What is it: 

It’s a hybrid but not as we know it. A tiny three-cylinder petrol engine charges a battery pack that powers two electric motors (one for the front wheels, one for the rear wheels).


The Nissan X-Trail with e-Power tech is available in three model grades: ST-L, Ti and Ti-L.

We tested the Nissan X-Trail e-Power ST-L which is priced from $49,990 plus on-road costs.

According to the Nissan Australia this translates to $54,275 drive-away in NSW. Prices in each state and territory vary according to the different registration and stamp duty fees.


A tiny turbocharged 1.5-litre three-cylinder petrol engine (106kW/250Nm) powers a 2.1kWh battery pack which, in turn, powers two electric motors.

One electric motor drives the front wheels (150kW/330Nm) and one drives the rear wheels (100kW/195Nm).


Most electric motors (with the exception of the Porsche Taycan and its Audi twin) have one ratio.

They launch hard and then get an asthma attack at higher speeds.

0 to 100km/h (as tested):

Mind blown. Repeatable 0 to 100km/h times of 6.8 seconds on our precision VBox timing equipment. 

That is about 1 second faster than a Tesla Model Y electric car and about 1.5 seconds faster than a Toyota RAV4 Hybrid.

It wasn’t that long ago the Nissan X-Trail e-Power’s performance would have put it in hot-hatch territory.

Of course this is a family SUV, not a performance car, but we do these tests do ascertain real-world performance versus rivals.

Emergency braking from 100km/h (as tested): 

Disappointing. The VBox showed a below-average stopping distance of 41.2 metres, even when the electric motors were in their high friction “e-Pedal” mode.

Mid-size SUVs normally pull up at least two to three metres shorter than this.

We suspect the low-friction Dunlop Grand Trek PT21 tyres (235/60/18) are primarily to blame for the poor braking performance.

Good points:

Roomy and comfortable cabin. All buttons and dials are well placed and easy to use.

Four “express” (or one-touch up and down) power windows.

Comfortable suspension. Light and precise steering. 

Smooth and effortless performance from the dual electric motors.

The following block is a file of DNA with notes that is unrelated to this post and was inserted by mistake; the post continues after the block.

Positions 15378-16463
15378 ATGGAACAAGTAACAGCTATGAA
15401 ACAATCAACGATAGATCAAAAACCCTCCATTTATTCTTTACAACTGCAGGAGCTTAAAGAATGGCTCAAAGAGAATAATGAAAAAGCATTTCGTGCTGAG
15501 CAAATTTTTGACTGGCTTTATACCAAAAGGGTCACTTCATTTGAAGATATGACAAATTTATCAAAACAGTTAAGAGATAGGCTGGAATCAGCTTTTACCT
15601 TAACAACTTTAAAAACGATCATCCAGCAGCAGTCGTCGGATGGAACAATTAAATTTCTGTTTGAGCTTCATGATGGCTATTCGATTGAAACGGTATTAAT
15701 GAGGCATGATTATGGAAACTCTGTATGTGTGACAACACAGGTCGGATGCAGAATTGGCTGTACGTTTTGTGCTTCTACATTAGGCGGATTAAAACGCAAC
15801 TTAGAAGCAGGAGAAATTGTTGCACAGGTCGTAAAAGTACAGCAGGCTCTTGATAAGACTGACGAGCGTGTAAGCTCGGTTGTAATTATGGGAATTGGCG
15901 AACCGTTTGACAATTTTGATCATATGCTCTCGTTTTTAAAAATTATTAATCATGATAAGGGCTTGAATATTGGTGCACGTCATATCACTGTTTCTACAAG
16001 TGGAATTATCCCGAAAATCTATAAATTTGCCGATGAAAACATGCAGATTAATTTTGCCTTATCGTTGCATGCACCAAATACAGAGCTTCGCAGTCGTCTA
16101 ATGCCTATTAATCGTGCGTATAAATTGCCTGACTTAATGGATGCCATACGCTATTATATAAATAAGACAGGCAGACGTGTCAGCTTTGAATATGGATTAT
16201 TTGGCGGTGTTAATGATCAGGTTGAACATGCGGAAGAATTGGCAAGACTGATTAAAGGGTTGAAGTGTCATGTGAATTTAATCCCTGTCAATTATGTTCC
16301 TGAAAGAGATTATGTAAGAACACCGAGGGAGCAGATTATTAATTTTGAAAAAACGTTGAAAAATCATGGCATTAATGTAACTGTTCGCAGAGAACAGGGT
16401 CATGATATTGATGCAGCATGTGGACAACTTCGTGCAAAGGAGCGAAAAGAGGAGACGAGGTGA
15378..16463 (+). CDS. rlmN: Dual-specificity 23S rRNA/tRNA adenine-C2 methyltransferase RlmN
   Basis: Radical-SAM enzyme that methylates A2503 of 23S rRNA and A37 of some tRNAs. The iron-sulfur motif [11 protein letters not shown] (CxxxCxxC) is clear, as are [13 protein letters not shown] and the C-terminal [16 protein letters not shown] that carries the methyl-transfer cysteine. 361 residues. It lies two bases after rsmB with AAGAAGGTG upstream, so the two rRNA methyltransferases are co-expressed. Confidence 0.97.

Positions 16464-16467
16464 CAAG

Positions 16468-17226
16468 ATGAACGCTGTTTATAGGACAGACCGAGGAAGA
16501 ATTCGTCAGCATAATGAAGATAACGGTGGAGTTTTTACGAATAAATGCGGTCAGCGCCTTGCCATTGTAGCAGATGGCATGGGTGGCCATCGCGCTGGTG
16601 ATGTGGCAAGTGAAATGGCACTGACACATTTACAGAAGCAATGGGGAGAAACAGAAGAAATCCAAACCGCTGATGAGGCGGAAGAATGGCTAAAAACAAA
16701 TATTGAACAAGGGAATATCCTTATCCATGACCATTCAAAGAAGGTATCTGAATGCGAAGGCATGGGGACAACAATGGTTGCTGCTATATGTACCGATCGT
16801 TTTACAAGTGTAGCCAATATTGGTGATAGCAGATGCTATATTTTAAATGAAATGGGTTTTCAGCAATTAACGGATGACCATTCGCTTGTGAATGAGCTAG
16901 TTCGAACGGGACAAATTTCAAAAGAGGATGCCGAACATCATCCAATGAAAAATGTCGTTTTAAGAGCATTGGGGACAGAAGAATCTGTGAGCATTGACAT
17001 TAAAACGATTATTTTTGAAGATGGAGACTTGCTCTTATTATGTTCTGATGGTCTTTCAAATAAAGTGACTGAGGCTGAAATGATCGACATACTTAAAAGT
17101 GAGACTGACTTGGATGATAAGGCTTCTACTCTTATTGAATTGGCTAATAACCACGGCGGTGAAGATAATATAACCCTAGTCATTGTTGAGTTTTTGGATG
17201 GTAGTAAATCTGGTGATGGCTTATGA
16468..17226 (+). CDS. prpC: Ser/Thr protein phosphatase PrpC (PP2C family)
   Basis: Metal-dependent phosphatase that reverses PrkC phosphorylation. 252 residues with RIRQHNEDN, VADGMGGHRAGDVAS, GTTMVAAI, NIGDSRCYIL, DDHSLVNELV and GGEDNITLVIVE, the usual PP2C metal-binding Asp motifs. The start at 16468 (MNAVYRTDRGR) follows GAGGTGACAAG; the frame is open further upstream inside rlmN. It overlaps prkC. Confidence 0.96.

Absolutely epic bi-LED headlights on low and high beam. A genuine highlight of the car, especially on dark country roads.

In “normal” mode the car feels normal to drive. But an “e-Pedal” mode (activated at the press of a button) delivers a similar feeling to “one pedal” driving in an electric car.

It uses resistance in the electric motor to slow the car more aggressively and provide some charge to the battery pack.

However, the “e-Pedal” doesn’t quite bring the car to a complete stop.

Bad points:

It’s not as fuel efficient as we were expecting (5.6 to 5.8L/100km) compared to the Toyota RAV4 Hybrid (5.0 to 5.2L/100km) on our 130km test loop.

The air-conditioning recirculation button needs to be pressed each time you start the car (it doesn’t remember the driver’s last setting).

Small infotainment screen. The sun visors don’t extend far enough to block side glare.

No power tailgate on this model. 

There is no spare tyre on any Nissan X-Trail e-Power model grade, so you’re calling a tow truck if you get a flat.

The Nissan X-Trail e-Power has expensive servicing costs: almost double the price for routine maintenance on a Toyota RAV4 Hybrid.

What the haters say:

Hybrid cars are slow.

What the haters don’t understand:

Most hybrid cars are generally not slow compared to their non-hybrid equivalents because the electric motor gives them a decent shove off the line.

Furthermore, as our testing showed, the Nissan X-Trail e-Power happens to be one of the zippiest hybrid SUVs on the market today.

Should you buy one?

If you’re tired of sitting in the queue for a Toyota RAV4 Hybrid, I would definitely take a Nissan X-Trail e-Power for a test drive.

Though we do have the following caveats.

Despite Nissan’s unconventional hybrid system, the X-Trail e-Power doesn’t deliver the same fuel economy as the Toyota RAV4 Hybrid.

Toyota deserves kudos for delivering a hybrid version of the RAV4 with miserly fuel economy while not sacrificing packaging space (it has a space saver spare under the boot floor, the Nissan has no spare tyre whatsoever).

In case you’re curious, in our extensive testing, while the Nissan X-Trail e-Power can’t match the Toyota RAV4 Hybrid for fuel economy, it is more efficient than the Haval H6 Hybrid – and is significantly more efficient than the current crop of Mazda and Subaru hybrid models.

Also consider:

Toyota RAV4 Hybrid, Haval H6 Hybrid.